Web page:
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The Advantages and Disadvantages of Fiber Optics June 4, 2009

Posted by HubTechInsider in Fiber Optics, Telecommunications.
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English: A TOSLINK fiber optic cable with a cl...

English: A TOSLINK fiber optic cable with a clear jacket that has a laser being shone onto one end of the cable. The laser is being shone into the left connector; the light coming out the right connector is from the same laser. (Photo credit: Wikipedia)

Advantages of fiber optics:

1. Extremely high bandwidth – No other cable-based data transmission medium offers the bandwidth that fiber does.

2. Easy to accomodate increasing bandwidth – Using many of the recent generations of fiber optic cabling, new equipment can be added to the inert fiber cable that can provide vastly expanded capacity over the originally laid fiber. DWDM, or Dense Wavelength Division Multiplexing, lends fiber optic cabling the ability to turn various wavelengths of light traveling down the fiber on and off at will. These two characteristics of fiber cable enable dynamic network bandwidth provisioning to provide for data traffic spikes and lulls.

3. Resistance to electromagnetic interference – Fiber has a very low rate of bit error (10 EXP-13), as a result of fiber being so resistant to electromagnetic interference. Fiber-optic transmission are virtually noise free.

4. Early detection of cable damage and secure transmissions – Fiber provides an extremely secure transmission medium, as there is no way to detect the data being transmitted by “listening in” to the electromagnetic energy “leaking” through the cable, as is possible with traditional, electron-based transmissions. By constantly monitoring an optical network and by carefully measuring the time it takes light to reflect down the fiber, splices in the cable can be easily detected.

Disadvantages of Fiber Optics:

1. Installation costs, while dropping, are still high – Despite the fact that fiber installation costs are dropping by as much as 60% a year, installing fiber optic cabling is still relatively costly. As installation costs decrease, fiber is expanding beyond its original realm and major application in the carrier backbone and is moving into the local loop, and through technologies such as FTTx (Fiber To The Home, Premises, etc,) and PONs (Passive Optical networks), enabling subscriber and end user broadband access.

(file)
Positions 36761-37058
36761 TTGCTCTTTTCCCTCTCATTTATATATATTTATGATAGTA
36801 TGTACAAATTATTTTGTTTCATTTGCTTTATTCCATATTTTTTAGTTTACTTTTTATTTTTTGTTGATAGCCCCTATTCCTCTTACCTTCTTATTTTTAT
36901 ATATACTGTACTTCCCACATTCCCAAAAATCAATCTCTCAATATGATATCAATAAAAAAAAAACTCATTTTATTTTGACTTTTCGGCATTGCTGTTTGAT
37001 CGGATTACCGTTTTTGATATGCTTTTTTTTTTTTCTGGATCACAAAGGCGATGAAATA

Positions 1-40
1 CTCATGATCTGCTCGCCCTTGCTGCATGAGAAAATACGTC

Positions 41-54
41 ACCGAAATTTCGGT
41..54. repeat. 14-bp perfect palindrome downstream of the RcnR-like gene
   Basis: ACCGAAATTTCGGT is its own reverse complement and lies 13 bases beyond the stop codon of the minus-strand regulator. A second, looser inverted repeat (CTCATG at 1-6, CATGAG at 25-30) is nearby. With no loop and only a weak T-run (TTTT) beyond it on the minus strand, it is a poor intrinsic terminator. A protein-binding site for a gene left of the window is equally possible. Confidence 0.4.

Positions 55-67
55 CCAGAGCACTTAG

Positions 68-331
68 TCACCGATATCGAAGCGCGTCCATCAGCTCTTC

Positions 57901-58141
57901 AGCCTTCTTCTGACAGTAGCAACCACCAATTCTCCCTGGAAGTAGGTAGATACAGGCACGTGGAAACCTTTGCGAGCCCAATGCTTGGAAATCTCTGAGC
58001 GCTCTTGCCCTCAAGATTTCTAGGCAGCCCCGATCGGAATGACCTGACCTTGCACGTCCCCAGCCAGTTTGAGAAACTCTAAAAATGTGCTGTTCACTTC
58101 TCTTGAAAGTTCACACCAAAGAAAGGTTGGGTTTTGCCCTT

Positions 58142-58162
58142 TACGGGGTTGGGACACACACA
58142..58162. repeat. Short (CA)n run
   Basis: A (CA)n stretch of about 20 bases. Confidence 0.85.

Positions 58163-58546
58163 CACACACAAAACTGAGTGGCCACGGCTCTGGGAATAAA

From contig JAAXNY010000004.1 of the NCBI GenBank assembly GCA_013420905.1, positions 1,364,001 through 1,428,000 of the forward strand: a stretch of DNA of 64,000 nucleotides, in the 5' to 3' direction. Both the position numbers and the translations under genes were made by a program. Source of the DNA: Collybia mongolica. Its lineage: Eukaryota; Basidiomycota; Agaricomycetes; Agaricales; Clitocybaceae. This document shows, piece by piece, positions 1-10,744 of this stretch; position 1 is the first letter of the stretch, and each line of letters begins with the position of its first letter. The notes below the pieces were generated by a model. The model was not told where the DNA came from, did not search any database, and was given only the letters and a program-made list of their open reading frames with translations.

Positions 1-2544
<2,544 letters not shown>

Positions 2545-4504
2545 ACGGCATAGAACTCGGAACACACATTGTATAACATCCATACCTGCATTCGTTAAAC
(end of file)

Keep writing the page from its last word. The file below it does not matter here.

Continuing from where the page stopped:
2. Special test equipment is often required – The test equipment typically and traditionally used for conventional electron-based networking is of no use in a fiber optic network. Equipment such as an OTDR (Optical Time Domain Reflectometer)

is required, and expensive, specialized optical test equipment such as optical probes are needed at most fiber endpoints and connection nexuses in order to properly provide testing of optical fiber.

3. Susceptibility to physical damage – Fiber is a small and compact cable, and it is highly susceptible to becoming cut or damaged during installation or construction activities. Because railroads often provide rights-of-way for fiber optic installation, railroad car derailments pose a significant cable damage threat, and these events can disrupt service to large groups of people, as fiber optic cables can provide tremendous data transmission capabilities. Because of this, when fiber optic cabling is chosen as the transmission medium, it is necessary to address restoration, backup and survivability.

4. Wildlife damage to fiber optic cables – Many birds, for example, find the Kevlar reinforcing material of fiber cable jackets particularly appealing as nesting material, so they peck at the fiber cable jackets to utilize bits of that material. Beavers and other rodents use exposed fiber cable to sharpen their teeth and insects such as ants desire the plastic shielding in their diet, so they can often be found nibbling at the fiber optic cabling. Sharks have also been known to damage fiber optic cabling by chomping on it when laid underwater, especially at the repeating points. There is a plant called the Christmas tree plant that treats fiber optic cable as a tree root and wraps itself around the cable so tightly that the light impulses traveling down the fiber are choked off.

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Comments»

1. YellowGreenThailand - June 4, 2009

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2. Week in review: Gaming’s front in motion | SataByte.com - June 5, 2009

[...] The Advantages and Disadvantages of Fiber Optics « Hub Tech Insider  [...]

3. Fiona - November 12, 2009

There are more advantages than disadvantages for optical fiber. Whatever be the disadvantage with the fiber optic system, fiber has been making its way to our homes!

It is a pleasure to know you are also promoting fiber optic literature. Keep up your good work

4. sarah wang - January 7, 2010

what are the disadvantages to the actual cabled itself immediatley?

5. Okoth - March 9, 2010

Thanks a lot for sorting me out

6. yodit - May 30, 2010

this is a good lesson
u r brava paul
tx for this all good and help ful notes
u r teaching us alot
god bless u

7. kong sokheng - June 9, 2010

On behalf of Chuan Wei’s new staff as an Account Executive, I would like to thank you for your full detailed text about the advantages and disadvantages of fiber optics. I would like to inform you that it is very important technical people, consumers and so on, to get to know about its new technology. Thanks.

8. kulmohan kaur - November 7, 2010

what are the disadvantages of fibre optic cable in bandwidth and length

9. amrita - November 13, 2010

thanx paul

10. death flower - May 26, 2011

thanks for this valuable information paul……..


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